'Juan wrote the letter to its end'

b. *Juan camino del todo.

Juan walked of-the all, *'Juan walked completely'

2.3 Open and closed scales

Boundedness, the notion that underlies telicity, has also been identified in the adjectival domain, specifically in the internal properties of the scale that a gradable adjective denotes. Kennedy & McNally (2005) have noted that there are two classes of adjectives: absolute and relative. Absolute adjectives are those whose scale contains a maximal and / or a minimal bounded value, while relative adjectives are those whose scale is open in the sense that there is no grammatically specified highest or lowest point on the scale. Absolute adjectives are represented in (14). (14a) is an example of an adjective bounded in its lowest point: a minimal value of dirt is enough to call something dirty. (14b) is an example of one bounded in its highest point: in order to say that something is clean, we must have the highest value of cleanness; (14c) is an example of an adjective with both a minimal and a maximal value: there is a maximal possible level of drunkenness, but also a minimal one (sobriety).

(14) a. sucio 'dirty'

b. limpio 'clean'

c. borracho 'drunk'

Relative adjectives are the most frequent group: alto 'tall', gordo 'fat', facil 'easy', etc.

There are several tests to differentiate them: with completely closed adjectives and upper closed adjectives (those that are bounded at a highest value) it is possible to combine the adjective with the adverb completamente 'completely', which cannot combine with relative adjectives or those that are closed only at the lowest point. This is due to the absence of a scalar boundary that allows the speaker to evaluate when the scale has been completely covered.

(15) a. completamente {borracho / limpio}

completely drunk / clean

b. *completamente {alto / facil}

completely tall / easy

3 The correlation between aspect and scales

We are now in a position to state our hypothesis and present the results. If the idea that boundedness is a cross-categorial notion that can be instantiated as aspect or scalar structure is right, what we expect is that atelic verbs will get translated into adjectives which, at least, lack a boundary at the maximal point of the scale. For the same reason, ceteris paribus, a verb that has a culmination point should get translated into an adjective with a boundary that acts as the highest point in the scale. That is: we expect that the boundedness value will remain unchanged and the category change will simply instantiate it as aspect or as a scale. The following schema is intended as a graphic illustration of why the paralellism is expected to hold: the culmination point in the event would be equivalent, geometrically, to the highest possible value of a scale inside a property. Both are points after which any value would have to count as a distinct event or property.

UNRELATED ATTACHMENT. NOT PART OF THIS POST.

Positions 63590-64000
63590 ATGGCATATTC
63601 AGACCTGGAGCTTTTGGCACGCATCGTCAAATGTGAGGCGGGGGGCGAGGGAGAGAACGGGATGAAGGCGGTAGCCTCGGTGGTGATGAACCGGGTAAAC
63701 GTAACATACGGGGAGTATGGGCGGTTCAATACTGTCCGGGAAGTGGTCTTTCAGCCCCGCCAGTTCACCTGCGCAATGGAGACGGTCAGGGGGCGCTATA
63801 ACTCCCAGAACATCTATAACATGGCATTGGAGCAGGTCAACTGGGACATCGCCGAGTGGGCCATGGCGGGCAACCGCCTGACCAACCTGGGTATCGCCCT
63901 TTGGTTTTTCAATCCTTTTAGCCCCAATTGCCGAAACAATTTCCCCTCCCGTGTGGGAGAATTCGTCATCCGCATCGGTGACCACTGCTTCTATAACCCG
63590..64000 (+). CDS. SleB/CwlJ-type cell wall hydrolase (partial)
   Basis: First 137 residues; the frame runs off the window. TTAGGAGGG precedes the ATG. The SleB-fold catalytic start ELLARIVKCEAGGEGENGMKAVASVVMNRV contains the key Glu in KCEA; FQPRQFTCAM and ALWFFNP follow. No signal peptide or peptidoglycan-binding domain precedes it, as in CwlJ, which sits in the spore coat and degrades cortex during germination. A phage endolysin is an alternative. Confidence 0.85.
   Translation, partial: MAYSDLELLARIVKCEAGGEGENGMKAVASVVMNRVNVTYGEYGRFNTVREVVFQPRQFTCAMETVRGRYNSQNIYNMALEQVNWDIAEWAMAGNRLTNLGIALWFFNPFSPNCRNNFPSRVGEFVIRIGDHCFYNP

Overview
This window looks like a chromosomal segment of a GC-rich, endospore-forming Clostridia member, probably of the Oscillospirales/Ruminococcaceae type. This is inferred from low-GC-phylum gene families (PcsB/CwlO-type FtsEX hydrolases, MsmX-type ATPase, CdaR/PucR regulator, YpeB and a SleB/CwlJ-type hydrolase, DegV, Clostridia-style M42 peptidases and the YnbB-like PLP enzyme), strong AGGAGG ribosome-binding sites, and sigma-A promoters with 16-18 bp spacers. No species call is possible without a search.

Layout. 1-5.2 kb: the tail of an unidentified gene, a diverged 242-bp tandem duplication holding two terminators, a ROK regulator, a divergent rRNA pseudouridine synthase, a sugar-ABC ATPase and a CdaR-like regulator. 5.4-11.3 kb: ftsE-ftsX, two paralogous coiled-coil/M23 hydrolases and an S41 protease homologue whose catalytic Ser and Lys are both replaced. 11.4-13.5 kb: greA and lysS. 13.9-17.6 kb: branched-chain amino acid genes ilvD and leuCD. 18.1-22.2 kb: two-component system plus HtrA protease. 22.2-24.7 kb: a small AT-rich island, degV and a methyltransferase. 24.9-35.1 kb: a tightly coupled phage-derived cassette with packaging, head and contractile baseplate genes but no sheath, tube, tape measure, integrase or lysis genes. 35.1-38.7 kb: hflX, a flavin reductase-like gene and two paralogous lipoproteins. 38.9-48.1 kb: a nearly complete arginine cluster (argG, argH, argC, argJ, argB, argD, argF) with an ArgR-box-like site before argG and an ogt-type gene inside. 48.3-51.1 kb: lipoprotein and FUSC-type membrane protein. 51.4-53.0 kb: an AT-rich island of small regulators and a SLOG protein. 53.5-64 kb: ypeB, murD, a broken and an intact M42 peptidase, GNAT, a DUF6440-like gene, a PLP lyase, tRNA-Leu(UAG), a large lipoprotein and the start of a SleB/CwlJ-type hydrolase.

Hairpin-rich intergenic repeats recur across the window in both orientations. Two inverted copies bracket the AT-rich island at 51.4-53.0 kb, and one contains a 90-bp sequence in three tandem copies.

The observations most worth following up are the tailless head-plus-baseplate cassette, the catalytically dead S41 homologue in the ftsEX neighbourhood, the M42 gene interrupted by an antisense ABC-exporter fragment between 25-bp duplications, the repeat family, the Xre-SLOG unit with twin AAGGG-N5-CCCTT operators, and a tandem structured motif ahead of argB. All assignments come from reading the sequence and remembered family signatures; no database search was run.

(16) a. Event:--+++++++++++++++++ Culmination point------

b. Scale:--+++++++++++++++++ Maximal degree--------

In direct terms, what we expect is the following:

(17) if a verb passes the tests for telicity, then its derived adjective in-ivo will be compatible with modifiers that identify the maximal point in the scale, like completely

We need, though, to clarify something about the readings of completamente 'completely'. Kennedy & McNally (2010) identify two, illustrated here as the two possible interpretations of (18).

(18) El cielo estaba completamente azul.

the sky was completely blue

'The sky was completely blue'

The first one, which is the relevant one for our study, is the (qualitative) degree reading: the value of blue displayed by the sky was the maximum conceivable, that is, blue had arrived to the highest point of its scale. There is a second reading, which is not relevant for our study, which we refer to as the extension reading: every part of the physical extension of the sky was covered in blue (perhaps even pale blue), without clouds. In our analysis, this second reading should be discarded for judgements: its conditions of use do not depend on the properties of the adjectival scale, but rather on the referential nature of the noun that the adjective modifies. Completamente blando 'completely soft' is accepted in Spanish despite the fact that blando 'soft' does not denote a closed scale; however, it is only accepted in an extension reading, when the noun can be understood as a collection of parts or sequence of areas, in order to say that all parts of that object, without exception, are soft: thus, El pavo esta completamente blando 'The turkey is completely soft' but not #Esta persona es completamente blanda 'This person is completely soft = lenient'.